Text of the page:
With their eyes on the 2024 presidential election, state lawmakers around the country are preparing to reshape voting rules in what election experts expect will be another busy legislative season.
Republican lawmakers — many of whom are motivated by the mistaken belief that the voting system is riddled with election fraud — are looking to tighten rules around absentee voting and give state officials more powers to prosecute election discrepancies. Meanwhile, Democrats will try to expand access to the ballot box through early voting, new voting rights for people with former felony convictions and additional protections for election workers.
While few state lawmakers have pre-filed bills ahead of legislative sessions, many of the stark divisions between red and blue states around voting rules already are apparent, said Liz Avore, senior policy adviser for Voting Rights Lab, a nonprofit that tracks state legislation. More and more, voters’ ZIP codes will determine their access to the ballot, she said.
“We really should be looking at 2023 as another prolific year for election laws,” she said. “We’re seeing legislatures change laws to expand access to voters, but also in some states to give themselves more control over election outcomes.”
Republicans had another difficult election cycle losing key races in swing states. Even though they were hampered by election conspiracy theories and an unwillingness to embrace early and absentee voting, state GOP lawmakers are unlikely to make it easier to vote using those methods, several voting rights experts told Stateline. That’s despite pleas from some national party leaders, including Republican National Committee Chair Ronna McDaniel, to embrace early voting options.
Tightening rules for ‘integrity’
Last month, the Republican-led Ohio legislature passed a measure that would eliminate early voting on the Monday before Election Day; shorten the time when voters can request and turn in an absentee ballot; require post-election audits; and allow just one ballot drop box for every county. The drop boxes would have to be monitored by electronic surveillance 24 hours a day. The bill awaits Republican Gov. Mike DeWine’s signature.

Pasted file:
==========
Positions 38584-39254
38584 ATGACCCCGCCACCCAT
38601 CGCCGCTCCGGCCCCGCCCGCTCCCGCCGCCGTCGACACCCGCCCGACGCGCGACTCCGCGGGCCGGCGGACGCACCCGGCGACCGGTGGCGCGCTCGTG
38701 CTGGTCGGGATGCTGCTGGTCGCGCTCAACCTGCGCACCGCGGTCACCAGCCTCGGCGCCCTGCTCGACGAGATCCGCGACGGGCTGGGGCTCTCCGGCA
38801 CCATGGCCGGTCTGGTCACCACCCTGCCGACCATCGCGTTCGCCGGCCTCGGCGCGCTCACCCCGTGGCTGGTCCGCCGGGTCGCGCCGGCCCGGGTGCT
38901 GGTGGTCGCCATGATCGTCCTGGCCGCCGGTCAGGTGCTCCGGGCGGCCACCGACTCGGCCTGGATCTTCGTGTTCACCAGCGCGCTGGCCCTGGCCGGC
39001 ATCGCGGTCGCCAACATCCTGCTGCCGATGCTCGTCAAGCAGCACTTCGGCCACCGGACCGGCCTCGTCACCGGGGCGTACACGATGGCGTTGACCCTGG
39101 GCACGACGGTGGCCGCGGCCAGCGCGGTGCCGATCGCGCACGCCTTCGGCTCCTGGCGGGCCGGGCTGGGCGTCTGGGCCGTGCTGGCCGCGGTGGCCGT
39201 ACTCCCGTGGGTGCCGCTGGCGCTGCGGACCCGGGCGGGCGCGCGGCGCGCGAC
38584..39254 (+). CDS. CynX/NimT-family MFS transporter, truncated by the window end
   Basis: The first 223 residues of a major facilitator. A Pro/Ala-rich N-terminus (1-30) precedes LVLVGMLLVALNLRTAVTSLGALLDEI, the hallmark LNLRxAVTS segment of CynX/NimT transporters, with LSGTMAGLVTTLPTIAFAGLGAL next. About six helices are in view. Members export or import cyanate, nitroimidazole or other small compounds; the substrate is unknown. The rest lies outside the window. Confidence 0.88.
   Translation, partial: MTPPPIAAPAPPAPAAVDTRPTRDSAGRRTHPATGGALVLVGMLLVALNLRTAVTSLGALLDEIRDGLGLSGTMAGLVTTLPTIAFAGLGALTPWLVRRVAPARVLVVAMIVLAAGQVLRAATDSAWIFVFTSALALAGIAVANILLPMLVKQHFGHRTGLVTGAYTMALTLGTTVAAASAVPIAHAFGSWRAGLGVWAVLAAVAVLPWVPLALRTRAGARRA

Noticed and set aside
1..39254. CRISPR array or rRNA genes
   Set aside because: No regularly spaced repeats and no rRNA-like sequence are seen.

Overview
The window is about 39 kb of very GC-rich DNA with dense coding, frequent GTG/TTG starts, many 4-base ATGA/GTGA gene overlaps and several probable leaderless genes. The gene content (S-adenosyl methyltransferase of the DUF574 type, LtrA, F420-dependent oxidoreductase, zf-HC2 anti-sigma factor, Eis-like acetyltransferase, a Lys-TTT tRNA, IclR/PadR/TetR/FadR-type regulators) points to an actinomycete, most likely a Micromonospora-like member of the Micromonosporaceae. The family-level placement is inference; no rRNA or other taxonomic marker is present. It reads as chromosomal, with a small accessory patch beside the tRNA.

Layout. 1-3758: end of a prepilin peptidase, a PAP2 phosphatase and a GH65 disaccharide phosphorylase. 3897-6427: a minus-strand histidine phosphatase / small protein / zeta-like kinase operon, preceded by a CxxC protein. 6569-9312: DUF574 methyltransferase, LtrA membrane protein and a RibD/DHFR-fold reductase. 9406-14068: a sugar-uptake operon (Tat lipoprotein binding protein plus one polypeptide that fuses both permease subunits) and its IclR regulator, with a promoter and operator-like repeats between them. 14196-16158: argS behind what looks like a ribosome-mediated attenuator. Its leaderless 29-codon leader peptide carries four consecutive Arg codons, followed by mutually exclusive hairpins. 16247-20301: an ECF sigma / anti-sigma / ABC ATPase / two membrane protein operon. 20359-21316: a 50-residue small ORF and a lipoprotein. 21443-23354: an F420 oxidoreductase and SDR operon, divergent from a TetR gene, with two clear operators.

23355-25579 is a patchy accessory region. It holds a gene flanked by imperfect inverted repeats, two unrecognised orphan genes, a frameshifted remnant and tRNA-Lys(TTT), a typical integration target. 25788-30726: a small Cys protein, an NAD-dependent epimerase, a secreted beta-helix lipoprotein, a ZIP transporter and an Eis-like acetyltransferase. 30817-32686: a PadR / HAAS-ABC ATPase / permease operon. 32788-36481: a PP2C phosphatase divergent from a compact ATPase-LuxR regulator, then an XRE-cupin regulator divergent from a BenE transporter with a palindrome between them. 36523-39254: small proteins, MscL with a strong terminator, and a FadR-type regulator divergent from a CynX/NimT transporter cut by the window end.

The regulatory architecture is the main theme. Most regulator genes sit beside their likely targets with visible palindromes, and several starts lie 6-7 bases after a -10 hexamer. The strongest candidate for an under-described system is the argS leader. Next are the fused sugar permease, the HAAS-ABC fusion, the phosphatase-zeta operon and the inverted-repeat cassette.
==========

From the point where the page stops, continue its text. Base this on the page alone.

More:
Republican state Rep. Bill Seitz, who helped negotiate the final bill, argued these changes still would give voters plenty of opportunities to cast a ballot, while establishing rules that will protect the voting system from errors and delayed counts that could fuel conspiracy theories.
“We have done things in Ohio to make it easy to vote, but also improve our ability to conduct elections with integrity,” he said in an interview. “The states that are just mailing ballots to everybody, that doesn’t help. Some states have gone overboard by making it very easy to vote, but that engenders a lack of confidence on the conservative side. It’s got to be a balance.”
Republican lawmakers in North Carolina will consider stricter voter ID measures in the new year, restricting the types of identification voters can use at the polls.
North Carolina’s previous voter ID law was struck down by the state’s Supreme Court last year, ruling it was designed to help Republicans and add onerous steps for voters of color who are less likely to meet strict voter ID standards. But after the midterms, the high court will have a new makeup that leans heavily Republican. Although Republicans don’t have quite enough votes to override a veto from Democratic Gov. Roy Cooper, at least one GOP legislative leader has said they have an opportunity to pass a new voter ID law this year.
In Texas, Republican lawmakers are seeking to allocate state resources and give the legislature more power to investigate “election improprieties,” bypassing local authorities who have historically run elections in favor of a new state election marshal and seven regional marshals. Other proposals would give the state attorney general new powers to prosecute election fraud or allow the attorney general to fine or remove local district attorneys who refuse to investigate election fraud.